Chemical Skin Burn
Medically reviewed by Drugs.com. Last updated on Jun 6, 2022.
What do I need to know about a chemical skin burn?
Examples of chemicals that can burn skin are found in cleaning products, paint stripper, and pesticides. Chemicals may also be found in some workplaces, such as wet or dry cement or battery acid. Signs and symptoms may not develop for several days. A burn may be worse than it appears at first. It may also get worse over the first few days.
What are the signs and symptoms of a chemical skin burn?
Signs and symptoms depend on the chemical, its amount and strength, and how long it was on your skin:
- Painful, burning, or numb area
- Skin that is irritated, red, or black
- Deformed skin
- Blisters or peeling skin
How is a chemical skin burn diagnosed and treated?
All clothing, jewelry, and foreign objects will be removed from the burn area. Your healthcare provider will examine your burn for swelling or other problems. Tell him or her about any pain or other symptoms you have. He or she will check how deep the burn goes, and how much tissue is affected. He or she will also check for signs or infection. Treatment depends on the chemical used and how severe the burn is. A severe burn, or a burn on your face, hands, or joints will be treated in the hospital. You may also need treatment at a burn center. You may need any of the following:
- Medicines may be given to prevent or treat pain, a bacterial infection, or itching.
- The burn may be cooled with water or moist gauze. This will help relieve pain and decrease swelling. This can also help to limit tissue damage caused by the burn.
- The burn may be cleaned with a cleanser or gauze. The area may be flushed for minutes to hours. This helps remove as much of the chemical as possible. Damaged tissue may also be removed. A graft may be used to cover the area where skin was removed. A graft can be artificial or made from donor skin. Skin may also be taken from another area of your body.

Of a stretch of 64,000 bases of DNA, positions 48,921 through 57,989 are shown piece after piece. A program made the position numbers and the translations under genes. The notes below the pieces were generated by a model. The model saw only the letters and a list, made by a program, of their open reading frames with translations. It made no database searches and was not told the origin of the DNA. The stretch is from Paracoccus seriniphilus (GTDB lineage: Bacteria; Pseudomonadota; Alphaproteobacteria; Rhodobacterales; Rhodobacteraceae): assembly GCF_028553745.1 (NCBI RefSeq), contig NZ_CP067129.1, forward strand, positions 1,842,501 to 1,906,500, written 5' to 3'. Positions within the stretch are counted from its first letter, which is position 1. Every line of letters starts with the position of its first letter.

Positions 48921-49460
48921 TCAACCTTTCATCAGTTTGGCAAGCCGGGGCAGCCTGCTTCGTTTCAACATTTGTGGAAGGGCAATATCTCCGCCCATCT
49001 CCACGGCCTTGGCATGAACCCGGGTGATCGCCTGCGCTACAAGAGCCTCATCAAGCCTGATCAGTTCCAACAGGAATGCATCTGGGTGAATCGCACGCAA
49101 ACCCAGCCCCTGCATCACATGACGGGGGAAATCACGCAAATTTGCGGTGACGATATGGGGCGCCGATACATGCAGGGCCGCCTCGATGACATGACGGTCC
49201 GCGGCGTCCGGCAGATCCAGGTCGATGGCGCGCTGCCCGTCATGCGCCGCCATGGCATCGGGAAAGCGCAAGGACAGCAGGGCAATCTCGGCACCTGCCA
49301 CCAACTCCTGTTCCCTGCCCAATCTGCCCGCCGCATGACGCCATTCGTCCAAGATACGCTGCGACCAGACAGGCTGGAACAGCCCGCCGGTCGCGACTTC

How do I care for the chemical skin burn at home?
- Early care of the burn area includes covering the burn with a bandage to keep it moist and clean. The bandage absorbs fluid that drains from the wound and helps prevent infection. Change your bandage as often as directed, and if it becomes soaked with fluid from the wound. You may need to change the bandage 2 times each day to start, and then 1 time each week after that.
- Later care of the burn area includes the following:
- Apply a moisturizer such as aloe vera cream to the burn area. This can help keep the skin moist and reduce itching. Loose, soft clothing can also help relieve itching.
- Do not expose your wound to direct sunlight. For at least 12 months, apply sunblock to your wound every time you go outside during the day. Use a sunblock with an SPF of 25 or higher.
- Follow instructions to help reduce scarring. Scars can limit your movement.
What can I do to prevent chemical skin burns?
- Store cleaning products out of the reach of children. Read the safety information on the labels of household cleaning products before you use them. Use child safety locks to keep children out of storage areas.
- Wear safety equipment when you use chemicals. Examples include gloves, protective clothing, and goggles. Read all labels before you use any chemical. Make sure you know how to use the chemicals correctly. Follow all safety rules in your workplace.
When should I seek immediate care?
- Your burn has more redness, pain, or swelling.
- Your burn oozes yellow liquid that smells bad.
- Your burned skin starts to tighten and restrict your movement.
- Your burned skin changes color or a new wound develops.
When should I call my doctor?
- You have a fever.
- You have less energy and feel ill.
- You have blisters that rupture.
- You have questions or concerns about your condition or care.
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